A little argument going on in Ireland. There are those who argue that the English enslaved the Irish and sent them off to the Caribbean to work on the plantations. This being much the same as that enslavement of the Africans for which we should all be doing penance. There are others who argue that this isn’t quite so. Even, that it cannot be so for that would disturb the insistence that black slavery was the original sin for which capitalist free marketry must be pulled down.
The truth being that varied Irish were indeed sent off to those islands. It’s still true that Montserrat uses a shamrock as the entry stamp on a passport – one old one of mine has it to prove it. There are also, perhaps less so these days, those called “redlegs”. Local, natives, islanders, still with that Galway fairness that just never does tan.
But, this is different:
It was one of the most shocking chapters in Britain’s long, bloody subjugation of Ireland: the buying, selling and transportation of Irish chattel slaves to the colonies in America.
Manacled and brutalised, they filled the bellies of ships that crossed the Atlantic and were put to work on plantations in the Caribbean and North America, sweating till they died in service of empire and profits.
The historical focus on slaves from Africa overlooked Irish slaves until recent years when rediscovery of their existence lit up corners of the internet and became a meme.
The only problem: it was not true. Irish migrants experienced indentured servitude, a form of bonded labour, but not perpetual slavery based on race. The notion of Irish slaves is disinformation spread online by white supremacists, mostly outside Ireland, to puncture black people’s anger over slavery.
“Those who propagate the myth tend to live in former white settler colonies like Australia and the US and seek to undermine movements like Black Lives Matter,” said Ciaran O’Neill, a history professor at Trinity College Dublin. “They want to create false equivalence between the Atlantic slave trade and the phenomenon of indentured Irish labour in the Caribbean.”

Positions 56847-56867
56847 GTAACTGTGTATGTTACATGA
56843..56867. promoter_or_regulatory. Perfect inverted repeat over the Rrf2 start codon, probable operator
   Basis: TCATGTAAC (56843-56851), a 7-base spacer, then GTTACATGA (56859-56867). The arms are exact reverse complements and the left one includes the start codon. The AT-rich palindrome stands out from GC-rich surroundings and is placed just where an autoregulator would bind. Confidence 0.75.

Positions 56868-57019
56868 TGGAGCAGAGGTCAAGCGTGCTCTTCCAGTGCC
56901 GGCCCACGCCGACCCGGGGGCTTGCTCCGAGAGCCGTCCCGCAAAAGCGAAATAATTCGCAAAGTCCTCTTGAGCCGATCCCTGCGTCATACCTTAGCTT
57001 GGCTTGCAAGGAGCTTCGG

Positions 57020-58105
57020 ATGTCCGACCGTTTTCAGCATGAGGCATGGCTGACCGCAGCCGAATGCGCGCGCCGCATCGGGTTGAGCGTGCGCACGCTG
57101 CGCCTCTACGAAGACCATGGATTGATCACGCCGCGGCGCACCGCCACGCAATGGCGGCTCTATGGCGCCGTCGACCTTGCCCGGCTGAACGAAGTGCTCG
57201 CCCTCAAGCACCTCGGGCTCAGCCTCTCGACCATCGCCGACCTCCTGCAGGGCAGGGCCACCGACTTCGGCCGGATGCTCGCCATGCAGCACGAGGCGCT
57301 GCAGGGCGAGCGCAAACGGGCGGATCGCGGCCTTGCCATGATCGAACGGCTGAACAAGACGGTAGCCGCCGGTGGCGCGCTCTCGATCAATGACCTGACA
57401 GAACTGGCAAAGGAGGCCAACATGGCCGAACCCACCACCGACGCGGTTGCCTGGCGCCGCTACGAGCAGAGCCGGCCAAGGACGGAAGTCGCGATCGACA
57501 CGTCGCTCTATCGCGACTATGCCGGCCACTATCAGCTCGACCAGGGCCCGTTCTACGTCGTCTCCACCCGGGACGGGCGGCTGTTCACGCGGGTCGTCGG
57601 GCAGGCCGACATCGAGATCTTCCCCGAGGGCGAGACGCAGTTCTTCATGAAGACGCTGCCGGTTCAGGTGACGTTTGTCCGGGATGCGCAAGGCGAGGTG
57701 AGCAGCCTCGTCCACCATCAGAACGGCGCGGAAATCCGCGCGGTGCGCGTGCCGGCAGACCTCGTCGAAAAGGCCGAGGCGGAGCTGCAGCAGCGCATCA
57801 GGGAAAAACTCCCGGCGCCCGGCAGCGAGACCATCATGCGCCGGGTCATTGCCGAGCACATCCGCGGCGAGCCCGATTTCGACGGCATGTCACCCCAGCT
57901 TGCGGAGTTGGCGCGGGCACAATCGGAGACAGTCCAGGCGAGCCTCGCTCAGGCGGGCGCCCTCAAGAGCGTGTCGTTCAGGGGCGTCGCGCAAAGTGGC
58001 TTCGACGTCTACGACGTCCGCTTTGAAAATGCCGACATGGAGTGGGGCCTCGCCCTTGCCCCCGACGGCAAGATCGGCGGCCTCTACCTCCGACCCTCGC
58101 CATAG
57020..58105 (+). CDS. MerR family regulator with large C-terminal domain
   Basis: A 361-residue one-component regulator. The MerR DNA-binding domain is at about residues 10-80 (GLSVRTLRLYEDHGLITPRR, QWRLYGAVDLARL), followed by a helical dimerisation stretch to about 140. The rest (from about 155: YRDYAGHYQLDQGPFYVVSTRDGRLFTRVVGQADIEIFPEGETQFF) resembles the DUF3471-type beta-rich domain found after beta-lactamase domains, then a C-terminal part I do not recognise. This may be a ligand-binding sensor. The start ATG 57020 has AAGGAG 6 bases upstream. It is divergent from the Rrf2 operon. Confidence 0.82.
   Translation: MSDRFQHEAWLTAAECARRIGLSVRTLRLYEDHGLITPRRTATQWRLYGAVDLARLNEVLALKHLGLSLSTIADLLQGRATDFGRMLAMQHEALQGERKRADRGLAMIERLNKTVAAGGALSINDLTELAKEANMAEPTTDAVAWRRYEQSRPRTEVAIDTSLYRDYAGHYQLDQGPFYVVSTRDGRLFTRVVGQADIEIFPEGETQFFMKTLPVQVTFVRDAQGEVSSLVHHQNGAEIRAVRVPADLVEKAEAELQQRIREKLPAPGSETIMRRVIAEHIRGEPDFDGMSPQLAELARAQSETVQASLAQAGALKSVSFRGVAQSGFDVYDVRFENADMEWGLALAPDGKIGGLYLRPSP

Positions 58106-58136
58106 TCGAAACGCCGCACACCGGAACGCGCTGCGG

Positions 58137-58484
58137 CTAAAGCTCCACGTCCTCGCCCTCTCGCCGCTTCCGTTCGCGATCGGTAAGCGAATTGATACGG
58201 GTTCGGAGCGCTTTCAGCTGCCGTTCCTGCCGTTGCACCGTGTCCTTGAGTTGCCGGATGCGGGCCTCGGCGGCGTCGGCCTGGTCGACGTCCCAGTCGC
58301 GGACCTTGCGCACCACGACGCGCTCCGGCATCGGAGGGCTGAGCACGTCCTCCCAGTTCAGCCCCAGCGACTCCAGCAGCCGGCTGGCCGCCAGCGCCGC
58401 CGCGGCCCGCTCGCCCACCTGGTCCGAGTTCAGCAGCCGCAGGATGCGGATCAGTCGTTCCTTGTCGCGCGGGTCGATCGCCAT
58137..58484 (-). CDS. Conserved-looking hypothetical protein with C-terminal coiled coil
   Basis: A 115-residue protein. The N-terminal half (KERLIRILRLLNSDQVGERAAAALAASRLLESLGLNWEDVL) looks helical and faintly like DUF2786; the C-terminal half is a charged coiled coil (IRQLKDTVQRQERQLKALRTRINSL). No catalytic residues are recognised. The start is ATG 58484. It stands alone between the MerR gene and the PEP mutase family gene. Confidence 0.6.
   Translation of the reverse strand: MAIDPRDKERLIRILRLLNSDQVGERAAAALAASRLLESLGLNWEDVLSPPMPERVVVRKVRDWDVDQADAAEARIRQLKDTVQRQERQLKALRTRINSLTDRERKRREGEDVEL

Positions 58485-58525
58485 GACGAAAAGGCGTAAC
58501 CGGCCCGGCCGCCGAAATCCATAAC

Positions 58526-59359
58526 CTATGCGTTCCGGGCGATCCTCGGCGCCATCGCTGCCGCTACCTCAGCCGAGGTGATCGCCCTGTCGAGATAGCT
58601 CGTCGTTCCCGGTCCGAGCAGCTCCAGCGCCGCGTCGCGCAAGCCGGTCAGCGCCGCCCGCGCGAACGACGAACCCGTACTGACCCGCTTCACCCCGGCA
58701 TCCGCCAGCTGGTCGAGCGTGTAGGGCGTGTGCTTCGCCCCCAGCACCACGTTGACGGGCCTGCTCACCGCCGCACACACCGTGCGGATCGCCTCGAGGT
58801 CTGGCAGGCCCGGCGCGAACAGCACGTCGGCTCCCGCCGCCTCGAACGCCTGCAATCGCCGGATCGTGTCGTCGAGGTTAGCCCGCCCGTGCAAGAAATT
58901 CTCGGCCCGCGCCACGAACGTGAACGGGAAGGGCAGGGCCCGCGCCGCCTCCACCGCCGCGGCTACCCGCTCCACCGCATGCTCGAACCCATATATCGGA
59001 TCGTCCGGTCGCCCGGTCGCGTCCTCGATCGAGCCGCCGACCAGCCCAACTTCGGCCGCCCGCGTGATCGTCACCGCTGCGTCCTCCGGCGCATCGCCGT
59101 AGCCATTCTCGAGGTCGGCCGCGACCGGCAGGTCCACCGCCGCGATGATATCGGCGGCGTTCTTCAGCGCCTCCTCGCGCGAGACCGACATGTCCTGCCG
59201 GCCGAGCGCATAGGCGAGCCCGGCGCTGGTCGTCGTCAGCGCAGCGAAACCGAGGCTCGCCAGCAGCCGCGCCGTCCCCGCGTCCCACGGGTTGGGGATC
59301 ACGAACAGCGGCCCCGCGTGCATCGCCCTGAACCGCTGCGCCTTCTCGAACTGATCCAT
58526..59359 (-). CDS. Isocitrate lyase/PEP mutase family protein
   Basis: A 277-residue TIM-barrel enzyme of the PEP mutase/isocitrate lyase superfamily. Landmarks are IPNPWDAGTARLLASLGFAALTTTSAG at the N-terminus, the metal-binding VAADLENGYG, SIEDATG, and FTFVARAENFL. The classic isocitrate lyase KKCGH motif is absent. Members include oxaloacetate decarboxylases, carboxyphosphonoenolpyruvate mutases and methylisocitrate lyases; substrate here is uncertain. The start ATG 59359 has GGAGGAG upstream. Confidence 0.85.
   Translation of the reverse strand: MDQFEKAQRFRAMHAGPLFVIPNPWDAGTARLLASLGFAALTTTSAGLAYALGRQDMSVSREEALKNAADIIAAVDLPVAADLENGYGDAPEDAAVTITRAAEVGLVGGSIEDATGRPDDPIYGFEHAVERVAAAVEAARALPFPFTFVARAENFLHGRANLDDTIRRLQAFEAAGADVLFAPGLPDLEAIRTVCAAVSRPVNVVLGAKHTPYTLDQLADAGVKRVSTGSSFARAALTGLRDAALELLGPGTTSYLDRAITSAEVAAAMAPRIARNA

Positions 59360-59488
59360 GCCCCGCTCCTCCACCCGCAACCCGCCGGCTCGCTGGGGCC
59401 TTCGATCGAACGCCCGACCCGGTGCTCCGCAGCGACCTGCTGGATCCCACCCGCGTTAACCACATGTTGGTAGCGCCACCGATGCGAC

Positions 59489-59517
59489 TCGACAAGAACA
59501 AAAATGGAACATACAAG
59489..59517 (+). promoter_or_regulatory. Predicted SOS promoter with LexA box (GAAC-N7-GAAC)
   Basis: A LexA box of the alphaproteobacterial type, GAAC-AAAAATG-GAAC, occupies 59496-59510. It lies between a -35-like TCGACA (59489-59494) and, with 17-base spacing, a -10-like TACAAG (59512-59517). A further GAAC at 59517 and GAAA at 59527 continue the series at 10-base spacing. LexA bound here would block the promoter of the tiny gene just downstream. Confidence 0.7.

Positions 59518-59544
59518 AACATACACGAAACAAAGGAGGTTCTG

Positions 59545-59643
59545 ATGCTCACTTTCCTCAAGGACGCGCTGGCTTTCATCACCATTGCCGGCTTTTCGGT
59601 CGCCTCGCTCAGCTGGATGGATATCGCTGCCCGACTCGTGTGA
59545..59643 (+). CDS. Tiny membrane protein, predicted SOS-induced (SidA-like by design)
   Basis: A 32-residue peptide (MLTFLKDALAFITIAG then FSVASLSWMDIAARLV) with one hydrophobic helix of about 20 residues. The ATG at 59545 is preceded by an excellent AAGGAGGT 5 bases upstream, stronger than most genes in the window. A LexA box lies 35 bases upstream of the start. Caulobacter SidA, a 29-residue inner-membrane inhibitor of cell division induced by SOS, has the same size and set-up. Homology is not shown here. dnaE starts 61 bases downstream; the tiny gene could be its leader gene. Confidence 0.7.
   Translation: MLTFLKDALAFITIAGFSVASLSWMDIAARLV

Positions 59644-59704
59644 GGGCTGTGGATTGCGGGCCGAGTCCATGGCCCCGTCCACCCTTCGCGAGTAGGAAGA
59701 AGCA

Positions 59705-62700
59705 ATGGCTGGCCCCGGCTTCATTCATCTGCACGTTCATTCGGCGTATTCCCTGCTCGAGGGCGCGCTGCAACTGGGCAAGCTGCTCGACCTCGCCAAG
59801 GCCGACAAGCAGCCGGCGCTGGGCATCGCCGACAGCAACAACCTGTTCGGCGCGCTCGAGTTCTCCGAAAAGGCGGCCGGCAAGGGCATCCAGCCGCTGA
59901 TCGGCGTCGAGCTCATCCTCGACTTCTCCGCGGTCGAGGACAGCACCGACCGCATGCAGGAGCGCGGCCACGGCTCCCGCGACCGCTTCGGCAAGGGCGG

Forget why this is being asserted – so as not to diminish that sin of chattel slavery and thus the importance of lots and lots of cash in reparations – and accept it as true. Indenture was different from slavery. Indenture was an entirely normal part of the European labour market of the time in fact. It also wasn’t race based as well as not being permanent.
The advantage of accepting this all as being true is that it was and is true.
That means the 1619 Project is wrong then. For 1619 was indeed when the first blacks arrived into British America. They were indeed slaves when they boarded the boat. Proper chattel slaves because that was a status – and fate – that existed in Africa at that time. But they were not slaves when they stepped off the boat, they were indentured labourers. On exactly the same terms and legal status as the whites that stepped off that or any other boat at the time. Largely on the grounds that slavery didn’t exist in English law at the time.
This is different from the Somersett case and so on of a little later. The point here is that the idea, of, the status of, slave just wasn’t there. So, people could not have legally been slaves because there was no law that said that anyone could. And they weren’t they were indentured labour.
Anthony Johnson came ashore in 1620. He’d been a slave in, we think, Angola. By the time he landed in Virginia he was not a slave, he was indentured. He worked his time, gained his freedom, got his land and tools and took on indentures of his own. One of whom was black and one of whom he managed to get the Virginia courts to declare his for life in the 1650s. That’s the beginning of slavery in America – a black man who had been indentured insisting upon the chattel ownership of another black man under indenture.
The Irish here are right. Indenture and slavery are not the same thing. Which does mean that the 1619 Project is wrong. But then we knew that anyway….